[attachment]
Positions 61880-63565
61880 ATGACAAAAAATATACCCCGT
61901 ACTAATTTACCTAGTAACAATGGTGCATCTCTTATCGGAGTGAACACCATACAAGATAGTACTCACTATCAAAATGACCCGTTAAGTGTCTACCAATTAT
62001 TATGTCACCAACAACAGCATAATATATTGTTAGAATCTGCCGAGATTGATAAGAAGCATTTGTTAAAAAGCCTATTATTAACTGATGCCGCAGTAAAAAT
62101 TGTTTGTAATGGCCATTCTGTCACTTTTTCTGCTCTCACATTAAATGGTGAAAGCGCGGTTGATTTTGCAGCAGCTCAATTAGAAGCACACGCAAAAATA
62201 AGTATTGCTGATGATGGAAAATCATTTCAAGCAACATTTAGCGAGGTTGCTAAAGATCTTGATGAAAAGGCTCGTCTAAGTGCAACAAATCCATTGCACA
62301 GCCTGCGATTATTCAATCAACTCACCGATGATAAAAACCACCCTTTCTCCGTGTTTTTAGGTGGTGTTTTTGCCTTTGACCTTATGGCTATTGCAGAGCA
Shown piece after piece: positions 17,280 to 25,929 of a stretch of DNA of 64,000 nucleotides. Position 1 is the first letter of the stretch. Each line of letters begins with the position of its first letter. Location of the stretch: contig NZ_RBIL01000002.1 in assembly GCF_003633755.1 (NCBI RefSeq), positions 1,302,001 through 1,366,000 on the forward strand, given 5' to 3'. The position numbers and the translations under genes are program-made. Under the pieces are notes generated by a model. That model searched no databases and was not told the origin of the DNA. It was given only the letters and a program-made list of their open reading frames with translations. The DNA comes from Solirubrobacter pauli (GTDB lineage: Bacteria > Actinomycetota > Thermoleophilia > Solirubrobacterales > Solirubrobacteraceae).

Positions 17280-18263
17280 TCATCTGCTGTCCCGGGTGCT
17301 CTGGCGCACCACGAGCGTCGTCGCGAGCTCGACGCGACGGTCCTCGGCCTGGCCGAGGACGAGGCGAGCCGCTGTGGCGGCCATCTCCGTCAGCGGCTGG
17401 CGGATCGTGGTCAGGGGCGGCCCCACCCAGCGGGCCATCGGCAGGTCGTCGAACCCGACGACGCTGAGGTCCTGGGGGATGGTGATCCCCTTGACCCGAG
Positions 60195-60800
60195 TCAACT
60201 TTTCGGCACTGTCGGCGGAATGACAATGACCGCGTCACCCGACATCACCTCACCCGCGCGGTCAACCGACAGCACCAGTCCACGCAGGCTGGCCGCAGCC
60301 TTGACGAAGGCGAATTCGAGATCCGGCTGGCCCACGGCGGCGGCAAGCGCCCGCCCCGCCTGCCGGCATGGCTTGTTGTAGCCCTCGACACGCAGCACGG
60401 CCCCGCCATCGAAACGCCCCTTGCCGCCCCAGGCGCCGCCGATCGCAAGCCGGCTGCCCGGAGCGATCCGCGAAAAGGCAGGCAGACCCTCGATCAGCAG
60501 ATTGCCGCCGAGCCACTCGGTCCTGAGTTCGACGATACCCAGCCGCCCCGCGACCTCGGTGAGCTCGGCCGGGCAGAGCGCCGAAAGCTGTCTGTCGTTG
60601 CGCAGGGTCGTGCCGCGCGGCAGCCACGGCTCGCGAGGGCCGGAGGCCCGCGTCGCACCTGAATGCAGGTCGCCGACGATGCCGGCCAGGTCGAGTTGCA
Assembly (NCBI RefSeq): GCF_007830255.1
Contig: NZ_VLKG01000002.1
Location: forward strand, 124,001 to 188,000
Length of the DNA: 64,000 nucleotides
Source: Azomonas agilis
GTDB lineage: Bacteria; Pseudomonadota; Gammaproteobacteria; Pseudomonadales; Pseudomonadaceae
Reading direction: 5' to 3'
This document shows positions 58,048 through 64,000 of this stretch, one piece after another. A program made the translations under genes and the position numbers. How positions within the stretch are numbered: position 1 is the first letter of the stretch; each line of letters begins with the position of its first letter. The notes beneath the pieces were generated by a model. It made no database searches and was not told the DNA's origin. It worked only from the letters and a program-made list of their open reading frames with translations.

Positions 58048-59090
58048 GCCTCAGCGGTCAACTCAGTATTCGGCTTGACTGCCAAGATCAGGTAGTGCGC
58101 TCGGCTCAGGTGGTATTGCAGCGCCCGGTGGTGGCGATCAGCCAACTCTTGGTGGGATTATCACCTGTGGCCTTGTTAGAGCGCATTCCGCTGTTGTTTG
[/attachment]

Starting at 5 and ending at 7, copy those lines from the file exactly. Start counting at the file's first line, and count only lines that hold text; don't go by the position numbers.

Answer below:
62101 TGTTTGTAATGGCCATTCTGTCACTTTTTCTGCTCTCACATTAAATGGTGAAAGCGCGGTTGATTTTGCAGCAGCTCAATTAGAAGCACACGCAAAAATA
62201 AGTATTGCTGATGATGGAAAATCATTTCAAGCAACATTTAGCGAGGTTGCTAAAGATCTTGATGAAAAGGCTCGTCTAAGTGCAACAAATCCATTGCACA
62301 GCCTGCGATTATTCAATCAACTCACCGATGATAAAAACCACCCTTTCTCCGTGTTTTTAGGTGGTGTTTTTGCCTTTGACCTTATGGCTATTGCAGAGCA